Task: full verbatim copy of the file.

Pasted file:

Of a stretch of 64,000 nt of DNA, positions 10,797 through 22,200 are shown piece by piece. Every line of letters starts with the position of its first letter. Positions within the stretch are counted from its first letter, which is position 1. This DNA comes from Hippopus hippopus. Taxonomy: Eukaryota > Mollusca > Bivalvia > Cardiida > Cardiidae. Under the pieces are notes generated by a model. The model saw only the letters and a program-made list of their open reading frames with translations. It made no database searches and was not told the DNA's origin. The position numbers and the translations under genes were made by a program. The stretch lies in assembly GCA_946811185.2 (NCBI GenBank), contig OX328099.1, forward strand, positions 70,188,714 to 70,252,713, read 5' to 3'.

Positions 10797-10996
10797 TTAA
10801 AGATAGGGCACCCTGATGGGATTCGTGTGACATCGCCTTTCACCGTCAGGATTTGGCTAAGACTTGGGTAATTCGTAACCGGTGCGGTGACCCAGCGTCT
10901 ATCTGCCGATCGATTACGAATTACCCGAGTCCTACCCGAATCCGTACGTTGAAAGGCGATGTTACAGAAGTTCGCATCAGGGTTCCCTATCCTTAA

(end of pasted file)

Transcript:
Of a stretch of 64,000 nt of DNA, positions 10,797 through 22,200 are shown piece by piece. Every line of letters starts with the position of its first letter. Positions within the stretch are counted from its first letter, which is position 1. This DNA comes from Hippopus hippopus. Taxonomy: Eukaryota > Mollusca > Bivalvia > Cardiida > Cardiidae. Under the pieces are notes generated by a model. The model saw only the letters and a program-made list of their open reading frames with translations. It made no database searches and was not told the DNA's origin. The position numbers and the translations under genes were made by a program. The stretch lies in assembly GCA_946811185.2 (NCBI GenBank), contig OX328099.1, forward strand, positions 70,188,714 to 70,252,713, read 5' to 3'.

Positions 10797-10996
10797 TTAA
10801 AGATAGGGCACCCTGATGGGATTCGTGTGACATCGCCTTTCACCGTCAGGATTTGGCTAAGACTTGGGTAATTCGTAACCGGTGCGGTGACCCAGCGTCT
10901 ATCTGCCGATCGATTACGAATTACCCGAGTCCTACCCGAATCCGTACGTTGAAAGGCGATGTTACAGAAGTTCGCATCAGGGTTCCCTATCCTTAA